Crossings, with its portraits of Sub-Saharan African migrants, is also the expression of encounters. This series, which began as a video work before becoming photographic, approaches these women and men who have left everything behind in their quest for a better life on the other side of the Mediterranean, with all the dangers of a journey in which others have lost their lives, and attempts to let them speak. Those who made it as far as Morocco, washing up almost at the door to Europe, bear the visible or invisible scars of their unfinished voyage. In the intensity of their gaze and of their stories, one discovers a continuity both with the No Pasara photographs and those of the Syrian refugees fleeing war and chaos in another series, Natreen, which Alaoui made in Libya in 2013. Men, women, and children in a foreign country, dispossessed of their land and their property, hoping for a better future but stuck in an apparently interminable holding pattern. Morocco, Syria, Central Africa: other places, other reasons to flee. Everywhere, the same uprooting, the same hope, illusions crashing against the same reality. Leila Alaoui determinedly fixed her sights on this reality, making herself into an echo chamber for these distant voices, even while she was able to delicately, humbly retranscribe the beauty of these people already become something more than the anonymous figures of the news.
The project L’Île du Diable, which is presented here in video format, is a work that Alaoui began near Paris in Boulogne-Billancourt, where she had sought out the one-time immigrant workers of the Renault factory that used to be situated on Seguin Island— nicknamed ‘the Devil’s island’ by the workers. The factory, which today has been completely demolished, was one of the biggest in the country, a veritable pin-up of French industry that over its years in operation, from the 1930s until 1992, employed a large number of foreign workers, especially from Africa and Asia. After her first projects, in which she sought out people wishing to migrate in order to tell the story of their attempts at departure, their hopes, and the obstacles lying in their way, Alaoui now turned her gaze to those who had arrived. Uprooted workers labouring in difficult conditions, they were actors in the great social struggles of the 1960s to defend their rights and their dignity. This unfinished project of Alaoui’s aimed at letting them tell their story, letting them recount the social memory of immigrant workers. The video presented here shows their faces, either in portraits or as witnesses returning to the site of the old factory. The video was to be the first part of a larger project, in which the younger generations of immigrant workers were to have been invited to speak also, contributing to a global perspective.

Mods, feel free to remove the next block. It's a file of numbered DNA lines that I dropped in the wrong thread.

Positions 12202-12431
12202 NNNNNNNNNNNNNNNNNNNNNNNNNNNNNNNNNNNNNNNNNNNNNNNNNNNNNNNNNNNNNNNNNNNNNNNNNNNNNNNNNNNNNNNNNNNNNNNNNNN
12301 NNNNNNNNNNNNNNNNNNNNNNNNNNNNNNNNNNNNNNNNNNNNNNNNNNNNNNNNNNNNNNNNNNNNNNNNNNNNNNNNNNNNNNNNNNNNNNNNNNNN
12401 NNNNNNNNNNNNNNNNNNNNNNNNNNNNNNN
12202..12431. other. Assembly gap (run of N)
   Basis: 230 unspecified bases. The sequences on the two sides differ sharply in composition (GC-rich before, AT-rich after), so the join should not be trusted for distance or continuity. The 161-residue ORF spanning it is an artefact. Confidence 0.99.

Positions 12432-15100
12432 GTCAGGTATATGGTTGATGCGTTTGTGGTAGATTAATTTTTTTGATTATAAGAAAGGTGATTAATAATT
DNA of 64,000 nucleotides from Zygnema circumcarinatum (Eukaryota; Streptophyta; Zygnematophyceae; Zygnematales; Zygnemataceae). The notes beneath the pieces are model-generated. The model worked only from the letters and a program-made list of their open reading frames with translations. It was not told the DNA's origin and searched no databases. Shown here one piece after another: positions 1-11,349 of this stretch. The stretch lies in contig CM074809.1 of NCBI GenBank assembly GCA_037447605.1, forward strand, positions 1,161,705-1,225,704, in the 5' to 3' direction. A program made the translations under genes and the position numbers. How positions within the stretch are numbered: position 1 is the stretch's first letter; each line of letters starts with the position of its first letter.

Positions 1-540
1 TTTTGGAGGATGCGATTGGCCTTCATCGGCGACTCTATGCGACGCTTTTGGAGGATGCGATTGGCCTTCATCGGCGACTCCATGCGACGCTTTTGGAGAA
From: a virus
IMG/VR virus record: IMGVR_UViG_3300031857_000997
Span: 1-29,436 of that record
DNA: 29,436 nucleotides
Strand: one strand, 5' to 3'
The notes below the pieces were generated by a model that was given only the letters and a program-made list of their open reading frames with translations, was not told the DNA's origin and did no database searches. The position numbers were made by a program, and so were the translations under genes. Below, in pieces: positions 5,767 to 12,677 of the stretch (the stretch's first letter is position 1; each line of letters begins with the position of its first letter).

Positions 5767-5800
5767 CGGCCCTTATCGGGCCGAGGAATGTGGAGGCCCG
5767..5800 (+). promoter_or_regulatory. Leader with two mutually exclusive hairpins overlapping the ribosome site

Leila Alaoui, Franco-Moroccan artist, photographer, and video maker, was born in 1982. She studied photography at City University in New York. Her work explores the construction of identity, cultural diversity, and migration in the Mediterranean. She used photography and video art to express social realities through a visual language situated somewhere between documentary and visual art.
Her work has been exhibited internationally since 2009, including in Paris at L’Institut du Monde Arabe and La Maison Européenne de la Photographie, in Sweden at Malmö Konsthall, and at the Cascais Citadel Palace in Portugal. Leila Alaoui’s humanitarian engagement includes photographic commissions from NGOs including the Danish Refugee Council, Search for Common Ground, and the Human Rights Commission. In January 2016, while working on a commission from Amnesty International about women’s rights in Burkina Faso, Leila Alaoui fell victim to the terrorist attacks in Ouagadougou. She died from her wounds on 18 January 2016. The Leila Alaoui Foundation was created to preserve her work, defend her values, and inspire and support humanist artistic engagement.